Women represent the majority of young university graduates, but are still underrepresented in science, technology, engineering, mathematics and computer sciences (STEM) fields. This article provides more information on women with STEM university degrees, and examines whether mathematical abilities in high school are related to gender differences in STEM university programs.

    Release date: 2013-12-18

  • Articles and reports: 75-001-X201100311500
    Description:

    Self-employment is an important source of jobs for immigrants, more so than for non-immigrants. This article uses data from the Labour Force Survey to examine how self-employed immigrants differ from their non-immigrant counterparts across a number of personal and job characteristics. It also compares the reasons immigrants and non-immigrants report for entering and staying in self-employment, based on data from the Survey of Self-Employment.

    Release date: 2011-06-24

  • Articles and reports: 75-001-X200911013238
    Description:

    Although it has received some attention in the Canadian literature, the issue of work life balance of older workers remains largely understudied. This article addresses that gap using data from the 2005 General Social Survey. Overall, 14% of Canadian workers age 55 and over reported being dissatisfied with their work life balance in 2005. The sources of conflict most frequently cited were too much time on the job and too little time for the family. Work life balance dissatisfaction was associated with having a disability, providing elder care, working long hours, occupying a managerial position and being a woman. At the same time, having an employed partner, being self-employed and enjoying one's job reduced the probability of work life conflict. When the self-selection of older individuals out of employment was taken into account, the risk of work life conflict did not vary with age.

    Release date: 2009-12-17

  • Articles and reports: 75-001-X200910113222
    Description:

    Traditional age-earnings profiles, based on cross-sectional data, typically follow an inverted U-shaped pattern with annual earnings peaking around middle age. With longitudinal data on hourly earnings, the picture changes considerably.

    Release date: 2009-03-18

  • Articles and reports: 75-001-X200811113219
    Description:

    Retirement is a process rather than a discrete event. Many older workers who start receiving a pension stay in the labour market in some capacity for roughly two to three years before they completely cease employment. And many who quit paid work at one point subsequently return to the labour market, especially in the first year after leaving their career job. For a substantial proportion of older workers, this 'bridge employment appears to be a choice rather than a necessity.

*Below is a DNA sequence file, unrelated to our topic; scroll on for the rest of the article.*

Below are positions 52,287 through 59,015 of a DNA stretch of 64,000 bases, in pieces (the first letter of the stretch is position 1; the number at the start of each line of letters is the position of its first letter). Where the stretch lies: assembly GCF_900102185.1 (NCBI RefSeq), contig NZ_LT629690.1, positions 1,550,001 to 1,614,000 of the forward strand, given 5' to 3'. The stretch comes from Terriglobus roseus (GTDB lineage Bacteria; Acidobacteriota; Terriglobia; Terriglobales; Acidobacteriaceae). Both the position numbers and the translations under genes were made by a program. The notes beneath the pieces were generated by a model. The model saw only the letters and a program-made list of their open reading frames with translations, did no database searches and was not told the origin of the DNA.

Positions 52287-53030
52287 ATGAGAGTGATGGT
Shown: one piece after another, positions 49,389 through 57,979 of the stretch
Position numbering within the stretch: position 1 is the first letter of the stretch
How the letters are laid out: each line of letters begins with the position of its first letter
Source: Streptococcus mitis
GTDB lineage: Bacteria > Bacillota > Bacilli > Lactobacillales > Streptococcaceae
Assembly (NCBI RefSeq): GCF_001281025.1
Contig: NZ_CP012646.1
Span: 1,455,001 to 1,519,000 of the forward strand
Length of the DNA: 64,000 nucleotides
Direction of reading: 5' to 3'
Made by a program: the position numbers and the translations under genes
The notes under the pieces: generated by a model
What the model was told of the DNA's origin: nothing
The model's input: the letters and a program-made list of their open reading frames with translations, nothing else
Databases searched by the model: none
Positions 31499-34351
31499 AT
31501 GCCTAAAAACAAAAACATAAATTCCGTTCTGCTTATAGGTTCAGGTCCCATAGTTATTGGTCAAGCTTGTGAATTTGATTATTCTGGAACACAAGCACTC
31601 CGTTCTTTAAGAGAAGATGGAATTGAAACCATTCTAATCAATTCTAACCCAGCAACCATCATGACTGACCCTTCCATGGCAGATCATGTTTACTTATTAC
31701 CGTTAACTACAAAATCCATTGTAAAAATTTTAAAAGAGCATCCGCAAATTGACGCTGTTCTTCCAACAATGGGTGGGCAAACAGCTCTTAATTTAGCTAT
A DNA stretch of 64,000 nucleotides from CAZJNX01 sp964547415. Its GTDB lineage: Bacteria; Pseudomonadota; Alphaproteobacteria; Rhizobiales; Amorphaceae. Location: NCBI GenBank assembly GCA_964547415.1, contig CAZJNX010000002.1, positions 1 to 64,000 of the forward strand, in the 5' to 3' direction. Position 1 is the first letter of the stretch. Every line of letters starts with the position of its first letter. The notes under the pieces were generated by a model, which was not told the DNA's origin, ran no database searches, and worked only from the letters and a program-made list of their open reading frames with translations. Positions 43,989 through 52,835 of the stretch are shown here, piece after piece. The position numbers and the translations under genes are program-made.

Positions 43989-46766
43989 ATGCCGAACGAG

Release date: 2008-12-18

  • Articles and reports: 75-001-X200811113220
    Description:

    Commuting is, to a large extent, an urban phenomenon. Close to 80% of commuting takes place between municipalities within larger urban centres. But commuting patterns are becoming increasingly complex and rural commuting is more complex than commonly believed. For persons in rural and small-town areas, rural-to-rural commuting is as large as rural-to-urban commuting. Moreover, rural jobs are more than twice as reliant on in-commuting rural workers as they are on in-commuting urban workers.

    Release date: 2008-12-18

  • Articles and reports: 75-001-X200810413206
    Description:

    Lifelong learning has become a virtual career necessity. Not all pressures to train come from the employer employees have their reasons too. This article looks at how participation in job-related courses changed between 1993 and 2002 across a number of social and demographic characteristics. In particular, the factors affecting training, whether employer supported or self funded, are explored.

    Release date: 2008-06-18

  • Articles and reports: 11-008-X200800110553
    Description:

    This article examines trends in the amount of time Canadians sleep. Sleep is important for our health and for our ability to interact and be sociable with others. Comparing groups of people in different job and family situations can help to identify influences, apart from our bodies' physiology, that affect our sleep. The article also investigates the differences in sleep times consistently reported between men and women.

    Release date: 2008-04-22

  • Articles and reports: 75-001-X20061129544
    Description:

    Discussions related to work hours are typically driven by cross-sectional studies. Much less is known about the longitudinal perspective and the persistence of long hours or periods of underemployment. The annual hours of employees are examined over a five-year period to determine what proportion experience variable work years and how their well-being is affected.

    Release date: 2007-03-20

  • Articles and reports: 11-010-X20070019568
    Description: